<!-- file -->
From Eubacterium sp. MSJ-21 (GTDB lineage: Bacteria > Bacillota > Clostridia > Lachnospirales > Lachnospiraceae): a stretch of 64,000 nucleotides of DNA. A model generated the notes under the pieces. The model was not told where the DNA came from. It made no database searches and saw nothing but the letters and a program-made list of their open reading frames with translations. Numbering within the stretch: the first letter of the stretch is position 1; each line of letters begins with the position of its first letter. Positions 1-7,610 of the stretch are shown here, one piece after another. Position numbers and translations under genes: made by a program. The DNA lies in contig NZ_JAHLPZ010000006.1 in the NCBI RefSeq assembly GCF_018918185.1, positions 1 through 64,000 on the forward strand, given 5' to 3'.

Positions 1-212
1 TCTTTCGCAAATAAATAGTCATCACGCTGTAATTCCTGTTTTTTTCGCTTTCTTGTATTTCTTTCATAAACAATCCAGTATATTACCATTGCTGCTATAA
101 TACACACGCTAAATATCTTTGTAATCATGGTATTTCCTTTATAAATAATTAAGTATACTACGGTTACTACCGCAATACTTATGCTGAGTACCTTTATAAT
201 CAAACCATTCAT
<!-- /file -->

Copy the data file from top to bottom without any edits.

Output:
From Eubacterium sp. MSJ-21 (GTDB lineage: Bacteria > Bacillota > Clostridia > Lachnospirales > Lachnospiraceae): a stretch of 64,000 nucleotides of DNA. A model generated the notes under the pieces. The model was not told where the DNA came from. It made no database searches and saw nothing but the letters and a program-made list of their open reading frames with translations. Numbering within the stretch: the first letter of the stretch is position 1; each line of letters begins with the position of its first letter. Positions 1-7,610 of the stretch are shown here, one piece after another. Position numbers and translations under genes: made by a program. The DNA lies in contig NZ_JAHLPZ010000006.1 in the NCBI RefSeq assembly GCF_018918185.1, positions 1 through 64,000 on the forward strand, given 5' to 3'.

Positions 1-212
1 TCTTTCGCAAATAAATAGTCATCACGCTGTAATTCCTGTTTTTTTCGCTTTCTTGTATTTCTTTCATAAACAATCCAGTATATTACCATTGCTGCTATAA
101 TACACACGCTAAATATCTTTGTAATCATGGTATTTCCTTTATAAATAATTAAGTATACTACGGTTACTACCGCAATACTTATGCTGAGTACCTTTATAAT
201 CAAACCATTCAT